It’s great being back on the road in our motorhome. We all missed it, maybe Paddy most of all. Our fur baby has been so lovable since we hit the road. He’s back to sleeping with us at night, something he only did only twice in the months we lived in the house, and sitting on our laps in the morning and evenings when we are in our recliners. He rolls all over the tile floors when I extend the pop-outs before I roll out our rugs. I was hoping to attach a video of him because it’s so darn adorable. He looks SO happy while he’s doing it. I couldn’t seem to drop it in but you can see it on YouTube here: https://youtu.be/ML9ZMPP9N_g
It was nice taking a different route, even though there was very little to see on the hundreds of miles on US-95. Fair warning, if you are traveling between Reno and Vegas, fill your tank before heading out. There was a gas station in Hawthorne, but Tommy thought that Tonopah was closer than it actually was, so we didn’t fuel up there. That led to some extra stress on our journey. When I brought up the fuel subject, and Tommy expressed that he “hoped” we had enough to make it, I was a bit concerned. I found it comical that unbeknownst to each other, we were praying constantly and fervently that we would make it to town without running out of fuel. Once in Tonopah, panic struck when we were almost out of town before we spotted a gas station that we could get the rig into. I’d seen a Texaco sign that said truck stop, and there were plenty of trucks parked at the back of the enormous parking lot, but we didn’t see diesel pumps for trucks. Thankfully, a trucker was walking by, and Tommy asked him where we could get fuel. The two diesel dispensers for trucks are not easily seen, but thank God they were there. The Texaco was the last fueling station for 94 miles, and we would not have made it that far. Tommy never waits until the tank is empty to fuel up. We’ve made two cross-country trips in Buford, that’s our motorhome’s name, and have never added more than 75 gallons of diesel. We put $250.00 in the tank, which got us almost 90 gallons. We have a 100-gallon tank, and despite the gauge reading full with $250.00, we don’t know exactly how close we came to running out. We have vowed never to let that happen again.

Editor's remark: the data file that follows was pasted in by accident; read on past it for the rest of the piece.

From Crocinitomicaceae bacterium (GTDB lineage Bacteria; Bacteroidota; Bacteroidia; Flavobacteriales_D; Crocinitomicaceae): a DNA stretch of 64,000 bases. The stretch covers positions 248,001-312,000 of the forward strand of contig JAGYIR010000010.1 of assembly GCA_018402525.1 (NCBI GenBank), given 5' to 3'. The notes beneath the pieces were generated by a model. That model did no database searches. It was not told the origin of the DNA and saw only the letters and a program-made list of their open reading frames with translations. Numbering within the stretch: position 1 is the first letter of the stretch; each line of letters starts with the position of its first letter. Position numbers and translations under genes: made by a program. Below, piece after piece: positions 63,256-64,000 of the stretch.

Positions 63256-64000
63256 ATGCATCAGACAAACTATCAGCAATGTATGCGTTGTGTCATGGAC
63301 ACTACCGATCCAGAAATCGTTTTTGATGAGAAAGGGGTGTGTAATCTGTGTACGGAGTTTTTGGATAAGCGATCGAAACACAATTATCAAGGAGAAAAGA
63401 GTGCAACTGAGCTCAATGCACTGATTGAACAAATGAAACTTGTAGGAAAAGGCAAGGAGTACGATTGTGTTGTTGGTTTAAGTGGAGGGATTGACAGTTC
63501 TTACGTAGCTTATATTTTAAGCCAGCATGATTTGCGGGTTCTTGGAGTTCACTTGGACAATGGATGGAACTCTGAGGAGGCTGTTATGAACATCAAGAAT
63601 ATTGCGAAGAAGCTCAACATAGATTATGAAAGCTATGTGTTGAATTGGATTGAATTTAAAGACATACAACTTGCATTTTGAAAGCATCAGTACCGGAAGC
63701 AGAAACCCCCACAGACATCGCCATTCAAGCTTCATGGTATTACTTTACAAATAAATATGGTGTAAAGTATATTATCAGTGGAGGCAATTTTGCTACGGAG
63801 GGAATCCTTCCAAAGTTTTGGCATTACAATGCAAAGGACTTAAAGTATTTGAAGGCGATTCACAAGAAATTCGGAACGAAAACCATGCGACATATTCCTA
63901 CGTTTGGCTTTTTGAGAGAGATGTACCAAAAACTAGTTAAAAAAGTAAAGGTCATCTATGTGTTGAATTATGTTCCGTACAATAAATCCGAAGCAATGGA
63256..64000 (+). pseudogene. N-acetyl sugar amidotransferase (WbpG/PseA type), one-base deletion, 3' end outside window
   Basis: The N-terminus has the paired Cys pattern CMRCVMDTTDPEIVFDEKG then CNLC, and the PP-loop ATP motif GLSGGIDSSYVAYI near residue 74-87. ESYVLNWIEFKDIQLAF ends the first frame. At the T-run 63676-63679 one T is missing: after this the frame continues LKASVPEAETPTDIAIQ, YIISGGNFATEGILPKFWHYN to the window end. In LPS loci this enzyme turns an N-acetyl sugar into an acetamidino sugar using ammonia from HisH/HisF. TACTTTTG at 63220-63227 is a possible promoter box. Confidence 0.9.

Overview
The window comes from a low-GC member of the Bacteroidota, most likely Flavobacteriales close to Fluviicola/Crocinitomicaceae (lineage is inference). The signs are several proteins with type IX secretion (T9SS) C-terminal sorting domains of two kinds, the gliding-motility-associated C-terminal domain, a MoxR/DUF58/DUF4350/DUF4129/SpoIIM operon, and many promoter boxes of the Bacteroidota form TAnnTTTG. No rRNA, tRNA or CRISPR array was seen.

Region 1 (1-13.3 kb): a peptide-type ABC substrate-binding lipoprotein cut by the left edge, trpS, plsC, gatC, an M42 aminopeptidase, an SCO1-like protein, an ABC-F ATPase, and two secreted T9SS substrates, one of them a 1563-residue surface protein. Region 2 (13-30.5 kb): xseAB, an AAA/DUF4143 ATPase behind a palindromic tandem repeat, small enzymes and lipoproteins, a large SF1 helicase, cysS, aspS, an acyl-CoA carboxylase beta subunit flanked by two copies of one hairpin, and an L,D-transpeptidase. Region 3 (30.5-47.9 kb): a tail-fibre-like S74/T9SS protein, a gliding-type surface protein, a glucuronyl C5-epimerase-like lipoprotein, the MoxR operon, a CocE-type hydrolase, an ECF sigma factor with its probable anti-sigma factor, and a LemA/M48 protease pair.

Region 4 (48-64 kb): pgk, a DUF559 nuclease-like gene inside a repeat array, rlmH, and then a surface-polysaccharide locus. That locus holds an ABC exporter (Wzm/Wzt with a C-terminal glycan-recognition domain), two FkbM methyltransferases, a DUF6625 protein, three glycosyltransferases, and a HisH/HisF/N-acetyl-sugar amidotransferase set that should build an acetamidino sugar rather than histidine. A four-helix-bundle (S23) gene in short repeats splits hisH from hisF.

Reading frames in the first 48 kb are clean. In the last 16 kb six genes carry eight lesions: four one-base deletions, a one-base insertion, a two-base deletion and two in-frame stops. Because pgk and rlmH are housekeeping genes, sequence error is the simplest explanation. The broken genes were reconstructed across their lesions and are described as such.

Our third stop was Pahrump, Nevada’s, Lakeside Casino, and RV Park. I’m thrilled to have booked a two-night stay here because not only is it gorgeous, but after the LONG drive here, we needed a couple of days to unwind. HWY-95 is well paved, and the inclines and declines are so gradual that you don’t even realize that you’ve climbed or descended thousands of feet. It was strange to be looking at nothing but desert, sand, cactuses and then see a sign that tells you the elevation is over 6800 feet. Throw in the many designated areas for putting chains on your tires, and it seems surreal. God’s traveling mercies continue to amaze us. It’s almost December, and we managed to miss snowfall.
When we arrived in Pahrump, it was a balmy 70 degrees. We passed many RV parks on the way to the one I’d picked, and Tommy was sick of driving, so he started to give me a hard time. I was beginning to think that I’d blown it until I saw this beautiful park. It is situated around a man-made lake. It’s a five-star park but very reasonably priced. It’s as clean as can be, has many trees, and even the full-timers take great care of their spots. I haven’t seen the casino because I can’t wear a face mask. With my claustrophobia, two minutes with a mask on is sheer torture.